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Bob Swan on why manufacturing matters: Intel’s 40 years in Arizona

Daniel Nenni

Admin
Staff member
For those of you who think Intel will go fabless, I will write more on this next week:

Powering our world’s digital infrastructure and providing the technology foundation for innovation.
Today is National Manufacturing Day, a great time to acknowledge the growth of manufacturing in Arizona and its positive impact on the state. Today is especially significant to Intel because this month we celebrate 40 years of manufacturing in Arizona.

In October 1980, the first silicon wafers came off our production line at Fab 6 in Chandler. That marked the start of what is now one of Intel’s largest manufacturing sites. Four decades later, Arizona is now home to 12,000 of the brightest minds helping Intel define the future of technology. It is Intel’s tech that powers our world’s digital infrastructure — allowing us to connect, invent and advance, even through the unprecedented challenges of 2020.

The opening of Fab 42 is the culmination of a $7 billion investment that created 3,000 new high-tech, high-wage jobs at Intel, including process and facilities support engineers, equipment technicians and more.
Arizona is also home to Intel’s newest, leading-edge manufacturing facility: Fab 42 in Ocotillo. The opening of Fab 42 is the culmination of a $7 billion investment that created 3,000 new high-tech, high-wage jobs at Intel, including process and facilities support engineers, equipment technicians and more. The project was among the biggest construction efforts in the U.S. and helped create about 10,000 new Arizona jobs from start to finish. Fab 42 connects to three other Intel fabrication plants, making the site our first mega-factory network. It manufactures our newest generation of leadership products, which will power hundreds of millions of computing devices worldwide.

Manufacturing is important not only for the delivery of essential products, but also because it makes communities stronger. Intel has invested roughly $23 billion in capital expenditures in Arizona, and our manufacturing operations contribute $8.3 billion annually to the state’s economy, according to an Arizona State University study. Our manufacturing presence powers the local economy, attracting talent, suppliers and other businesses.

Caring for the communities where we operate has always been important to us. I’m proud to say that over the past five years, Intel employees have volunteered more than 700,000 hours at Arizona schools and nonprofits where we’ve donated some $33.8 million. Just recently, we announced the contribution of critical technology and resources to Title 1 schools in seven Arizona school districts that have been significantly affected by the global pandemic.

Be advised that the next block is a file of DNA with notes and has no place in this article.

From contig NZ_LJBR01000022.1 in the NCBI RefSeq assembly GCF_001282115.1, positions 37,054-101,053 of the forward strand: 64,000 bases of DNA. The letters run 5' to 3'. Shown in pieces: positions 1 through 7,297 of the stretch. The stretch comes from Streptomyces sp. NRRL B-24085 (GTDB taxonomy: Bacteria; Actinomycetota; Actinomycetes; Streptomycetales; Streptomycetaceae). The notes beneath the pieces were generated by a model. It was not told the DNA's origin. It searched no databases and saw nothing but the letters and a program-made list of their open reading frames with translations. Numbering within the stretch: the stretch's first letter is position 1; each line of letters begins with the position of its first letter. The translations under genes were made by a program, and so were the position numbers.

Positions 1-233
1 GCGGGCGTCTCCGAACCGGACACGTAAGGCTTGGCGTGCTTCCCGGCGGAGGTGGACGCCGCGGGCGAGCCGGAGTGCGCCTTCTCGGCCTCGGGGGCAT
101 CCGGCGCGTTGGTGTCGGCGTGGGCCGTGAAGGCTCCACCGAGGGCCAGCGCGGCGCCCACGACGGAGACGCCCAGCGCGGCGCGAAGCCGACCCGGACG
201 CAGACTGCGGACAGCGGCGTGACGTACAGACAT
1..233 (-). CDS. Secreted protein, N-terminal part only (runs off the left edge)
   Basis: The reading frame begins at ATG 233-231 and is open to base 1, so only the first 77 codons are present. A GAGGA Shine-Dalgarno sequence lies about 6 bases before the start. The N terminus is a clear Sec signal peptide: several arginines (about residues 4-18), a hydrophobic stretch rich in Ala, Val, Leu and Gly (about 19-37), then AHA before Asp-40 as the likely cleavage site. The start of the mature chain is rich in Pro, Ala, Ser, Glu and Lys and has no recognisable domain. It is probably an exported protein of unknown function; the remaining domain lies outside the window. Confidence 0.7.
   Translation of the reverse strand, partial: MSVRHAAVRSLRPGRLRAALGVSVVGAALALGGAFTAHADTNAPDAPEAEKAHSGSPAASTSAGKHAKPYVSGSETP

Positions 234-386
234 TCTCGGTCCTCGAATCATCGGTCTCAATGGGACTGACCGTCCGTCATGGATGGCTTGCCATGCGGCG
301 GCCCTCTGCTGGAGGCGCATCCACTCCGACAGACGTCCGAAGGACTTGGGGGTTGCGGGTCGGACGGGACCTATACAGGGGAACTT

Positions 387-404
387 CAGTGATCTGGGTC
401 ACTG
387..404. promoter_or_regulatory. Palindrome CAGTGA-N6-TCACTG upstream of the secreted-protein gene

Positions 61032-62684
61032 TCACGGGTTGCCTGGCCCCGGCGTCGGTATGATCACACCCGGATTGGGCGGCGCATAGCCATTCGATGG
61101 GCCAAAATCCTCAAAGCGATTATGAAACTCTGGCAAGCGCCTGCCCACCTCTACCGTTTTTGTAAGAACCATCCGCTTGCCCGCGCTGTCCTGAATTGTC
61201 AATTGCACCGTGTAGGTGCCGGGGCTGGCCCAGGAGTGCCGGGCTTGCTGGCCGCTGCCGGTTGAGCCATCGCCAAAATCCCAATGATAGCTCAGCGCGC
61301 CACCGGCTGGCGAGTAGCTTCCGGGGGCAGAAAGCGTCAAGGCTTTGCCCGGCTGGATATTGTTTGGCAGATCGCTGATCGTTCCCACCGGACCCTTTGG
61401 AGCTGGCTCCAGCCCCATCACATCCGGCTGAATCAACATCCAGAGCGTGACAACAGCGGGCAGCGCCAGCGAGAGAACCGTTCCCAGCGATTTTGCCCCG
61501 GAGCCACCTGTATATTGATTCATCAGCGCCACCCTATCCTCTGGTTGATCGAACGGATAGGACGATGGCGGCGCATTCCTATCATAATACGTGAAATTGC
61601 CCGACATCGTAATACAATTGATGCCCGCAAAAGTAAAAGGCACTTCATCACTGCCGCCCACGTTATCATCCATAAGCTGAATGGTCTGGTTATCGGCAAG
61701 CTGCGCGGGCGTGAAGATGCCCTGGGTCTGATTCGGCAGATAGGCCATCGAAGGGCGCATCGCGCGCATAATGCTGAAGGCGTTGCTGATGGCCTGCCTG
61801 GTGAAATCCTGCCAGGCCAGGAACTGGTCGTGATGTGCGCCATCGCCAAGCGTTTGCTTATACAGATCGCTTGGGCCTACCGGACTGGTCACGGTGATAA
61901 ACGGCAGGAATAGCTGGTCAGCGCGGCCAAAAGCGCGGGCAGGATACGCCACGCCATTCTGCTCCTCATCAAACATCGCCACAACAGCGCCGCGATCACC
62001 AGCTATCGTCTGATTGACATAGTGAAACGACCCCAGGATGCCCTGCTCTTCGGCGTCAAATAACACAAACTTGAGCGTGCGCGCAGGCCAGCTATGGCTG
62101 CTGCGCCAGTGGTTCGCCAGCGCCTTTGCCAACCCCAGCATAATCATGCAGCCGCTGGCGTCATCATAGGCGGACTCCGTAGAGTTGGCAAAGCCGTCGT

Our manufacturing presence in Arizona powers the local economy, attracting talent, suppliers and other businesses.
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We also know that securing the future of manufacturing in Arizona requires a focus on environmental sustainability, which is why we invest in on-site renewable energy, green buildings, and water conservation and restoration. The Southwest is grappling with the multipronged threat of extended drought, climate change and overallocation. Effectively managing water supply is essential to the state’s continued growth and economic security. To date, Intel has funded a dozen water restoration projects with nonprofits estimated to restore roughly 800 million gallons of water per year to support Arizona’s supply. And our new Fab 42 features our most ambitious on-site water recycling facility that, once complete, will be able to treat more than 9 million gallons of water each day.

Finally, maintaining a thriving manufacturing industry requires a commitment to training the next generation of talent and building their technical skills. Not only does Intel hire from local schools and universities, we also partner in strengthening them. This year, we helped Maricopa County Community College District launch the first Intel-designed artificial intelligence (AI) associate degree program in the United States. We strongly believe AI technology should be shaped by scientists with diverse experiences and backgrounds. This program has the potential to diversify AI while expanding access to high-demand technical skills.

It’s not surprising that Arizona is attracting more manufacturers across a variety of industries, and we’re encouraged by bipartisan efforts at the federal level to increase semiconductor manufacturing in the U.S. Advancements in silicon technology will give the U.S. access to breakthrough capabilities. Today we’re working closely with the U.S. Department of Energy to strengthen U.S. leadership in semiconductor design and manufacturing, including exascale, neuromorphic and quantum computing.

As we know well, Arizona is a great place to build the future, and we’re honored to have paved the way. Forty years from now, how and what Intel manufactures may look quite different. But what won’t change is our belief in the power of technology to enrich lives and our relentless effort to provide the technology foundation for the world’s innovation.

Note: This first appeared in AZ Central and on LinkedIn Pulse.
 

John East

New member
Hey Dan

Can't wait till next week when you write about the possibility (Or lack thereof) of Intel going fabless!!!
 
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